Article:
The Money Shot - April 13th 2012

Covered mag, presented by
  • | by Kristian Dando


The rumours of the Money Shot’s demise have been greatly exaggerated. After a two week lay-off (one comprising of a rare occasion of being allowed to leave the musty basement of HQ which we call our home in order to travel to London to attend a super-riveting, not-at-all tedious conference which at no point made The Money Shot lose the will to live, the other spent maxing and relaxing over the Bank Holiday weekend) we’re back, with, er, a ‘bang’

So, with two whole weeks of hot, frothing money news to catch up on, it’s difficult to know where to start. In the past two weeks we’ve had the government’s rather heavy-handed response to the fuel ‘strike’ that never was,  a crackdown on jolly, avuncular philanthropists apparent ‘tax dodging’ ways, not to mention the bombshell that retailers will be limited on the amount of stamps they are allowed to buy in bulk leading up to this month’s controversial price rise – a veritable cornucopia of rich pickings for painfully lame ‘laughs’ and ‘hilarious’ riffing.

But we’ve decided to lead this week with the BBC Watchdog investigation last night which ‘exposed’ the fact that car insurance companies seldom repay their customers’ loyalty, slapping them with ever-more expensive premiums despite years of trade, and that customers would do well to shop around for a better deal rather than letting their policy auto-renew at the end of 12 months. Who’d have thunk it? This, in case you hadn’t noticed, is a particular loud, sonorous drum which has been banging with aplomb since we were just a cheeky price aggregation glint in our directors’ eyes back in 2006.

Since then, we’ve helped millions save money on their car insurance. In fact, some customers have saved over £800 on their policy price renewal – whatever your current financial situation, that’s not a figure to be sniffed at. But don’t just take our word for it – you can watch the BBC's hard-hitting program on the great renewal debacle right here.


The banking trade saying one thing and doing another is hardly news. But anybody reading this week’s papers would have had reason to choke on their toasted maize cereal when it was revealed that despite trying to get cheques phased out, our beloved financial institutions have been using the old skool payment fan’s medium of choice to transfer customers money, making them wait for cash they could have instantly. A bit rich, you might think, as the banks effectively ended the cheque as a viable day-to-day payment method by abolishing the cheque guarantee card last year.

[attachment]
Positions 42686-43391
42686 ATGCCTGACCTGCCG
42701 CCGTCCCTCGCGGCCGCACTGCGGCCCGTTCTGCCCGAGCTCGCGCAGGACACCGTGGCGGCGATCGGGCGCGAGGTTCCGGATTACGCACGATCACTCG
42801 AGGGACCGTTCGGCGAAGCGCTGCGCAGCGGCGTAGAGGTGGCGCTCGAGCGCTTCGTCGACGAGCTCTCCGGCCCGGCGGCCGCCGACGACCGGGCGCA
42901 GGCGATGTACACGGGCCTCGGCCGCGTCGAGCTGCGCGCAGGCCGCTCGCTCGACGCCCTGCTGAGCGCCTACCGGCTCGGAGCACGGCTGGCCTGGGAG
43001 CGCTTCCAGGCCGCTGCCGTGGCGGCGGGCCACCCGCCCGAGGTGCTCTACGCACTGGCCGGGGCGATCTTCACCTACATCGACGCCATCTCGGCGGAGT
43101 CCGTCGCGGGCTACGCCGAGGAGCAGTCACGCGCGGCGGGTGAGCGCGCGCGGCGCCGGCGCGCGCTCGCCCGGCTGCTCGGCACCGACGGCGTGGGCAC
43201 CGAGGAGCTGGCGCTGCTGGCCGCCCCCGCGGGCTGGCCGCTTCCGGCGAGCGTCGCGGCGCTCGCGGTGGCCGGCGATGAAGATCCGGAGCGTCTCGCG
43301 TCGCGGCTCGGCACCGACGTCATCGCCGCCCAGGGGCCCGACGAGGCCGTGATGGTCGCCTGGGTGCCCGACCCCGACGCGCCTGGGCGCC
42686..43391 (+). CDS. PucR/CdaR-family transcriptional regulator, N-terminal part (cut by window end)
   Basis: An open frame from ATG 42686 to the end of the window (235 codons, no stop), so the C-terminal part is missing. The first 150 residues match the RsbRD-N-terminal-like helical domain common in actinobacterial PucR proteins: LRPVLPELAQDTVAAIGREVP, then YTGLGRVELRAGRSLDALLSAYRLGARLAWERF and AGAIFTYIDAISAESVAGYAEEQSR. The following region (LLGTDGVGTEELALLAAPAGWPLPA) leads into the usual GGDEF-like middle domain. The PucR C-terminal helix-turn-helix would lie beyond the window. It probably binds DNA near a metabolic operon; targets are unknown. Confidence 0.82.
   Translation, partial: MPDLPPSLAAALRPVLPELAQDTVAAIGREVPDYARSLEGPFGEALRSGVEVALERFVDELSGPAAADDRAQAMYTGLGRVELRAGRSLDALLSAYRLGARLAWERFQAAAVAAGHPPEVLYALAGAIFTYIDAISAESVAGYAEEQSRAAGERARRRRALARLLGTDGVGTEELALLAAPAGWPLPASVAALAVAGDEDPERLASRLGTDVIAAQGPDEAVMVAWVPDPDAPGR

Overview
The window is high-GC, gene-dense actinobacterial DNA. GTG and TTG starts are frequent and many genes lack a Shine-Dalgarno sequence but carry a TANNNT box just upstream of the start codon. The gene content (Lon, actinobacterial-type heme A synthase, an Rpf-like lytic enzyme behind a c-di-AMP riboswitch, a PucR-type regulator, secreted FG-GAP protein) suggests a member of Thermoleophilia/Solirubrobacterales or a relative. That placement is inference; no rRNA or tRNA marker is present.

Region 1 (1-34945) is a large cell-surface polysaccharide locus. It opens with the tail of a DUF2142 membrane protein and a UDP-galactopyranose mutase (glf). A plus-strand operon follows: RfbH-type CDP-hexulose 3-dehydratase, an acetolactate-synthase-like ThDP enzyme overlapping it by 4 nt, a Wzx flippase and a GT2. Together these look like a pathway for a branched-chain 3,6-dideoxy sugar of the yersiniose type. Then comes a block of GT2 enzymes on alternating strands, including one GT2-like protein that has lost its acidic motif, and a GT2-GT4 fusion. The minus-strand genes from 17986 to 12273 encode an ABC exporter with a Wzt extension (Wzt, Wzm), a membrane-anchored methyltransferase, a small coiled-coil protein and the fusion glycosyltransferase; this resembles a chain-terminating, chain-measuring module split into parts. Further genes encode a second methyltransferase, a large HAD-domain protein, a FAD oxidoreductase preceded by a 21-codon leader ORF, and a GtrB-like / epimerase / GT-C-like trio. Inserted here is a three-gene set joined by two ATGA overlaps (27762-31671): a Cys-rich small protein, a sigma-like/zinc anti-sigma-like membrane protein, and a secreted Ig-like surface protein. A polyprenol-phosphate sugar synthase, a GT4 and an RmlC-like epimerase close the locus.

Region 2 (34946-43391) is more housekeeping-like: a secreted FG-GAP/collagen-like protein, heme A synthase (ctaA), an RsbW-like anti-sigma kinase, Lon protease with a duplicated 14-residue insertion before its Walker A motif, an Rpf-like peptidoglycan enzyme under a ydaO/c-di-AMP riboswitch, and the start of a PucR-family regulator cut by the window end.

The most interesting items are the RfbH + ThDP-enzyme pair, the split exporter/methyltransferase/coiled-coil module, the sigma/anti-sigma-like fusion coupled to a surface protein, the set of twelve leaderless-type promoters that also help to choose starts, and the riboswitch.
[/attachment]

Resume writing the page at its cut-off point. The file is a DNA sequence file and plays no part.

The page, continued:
Sarah Brooks, director of financial services at campaign group Consumer Focus, harrumphed: ‘It seems a complete double standard that banks are pushing to phase out cheques for consumers, yet it is often their default to pay ISA transfers by cheque. " Meanhwile, Dr Ros Altmann director general of over 50s financial services and holiday specialist Saga (who perhaps has a particular interest in the situation, given that the form of payment is generally favoured by a demographic of a, er, certain vintage) said: ‘There is no reason why it should take 15 days to transfer a cheque.”

In the news this week

Millions of people have been denied compensation from being mis-sold energy contracts, despite a lot of big talk on combatting the issue from the team in Westminster.

Speaking of energy firms, the government is making them get in touch with customers once a year to tell them that they might be able to save money by switching to a different tariff.

On News over the past few weeks

Ever fancied joining the landed gentry, if only in name? Well, Felicity Hannah (or should we say, Lady Felicity Hannah) did. Here’s how you can do it, and the benefits (or not) you can expect.

Rachel England painted on a comedy spiv’s ‘tache, donned her camel coat and gave us advice on how to haggle.

That sound you heard over the bank holiday was that of the collective ‘GAH!’ emitted by thousands of well-intentioned have-a-go DIY enthusiasts making mess of something they probably should have left to the pros. If only they’d read this piece from Jon Severs first.

Got an expensive whatsit or thingamy? Then you’ll have doubtless agonised over whether to invest in separate gadgets insurance cover, or just add it to your contents policy. Well, fret no longer! Maxine Frances Roper has the answers.

Energy companies – they giveth, and they taketh away, as Kristian Dando found out in this case of a dodgy electricity meter.

Join us next week for another THRILLING edition of THE MONEY SHOT.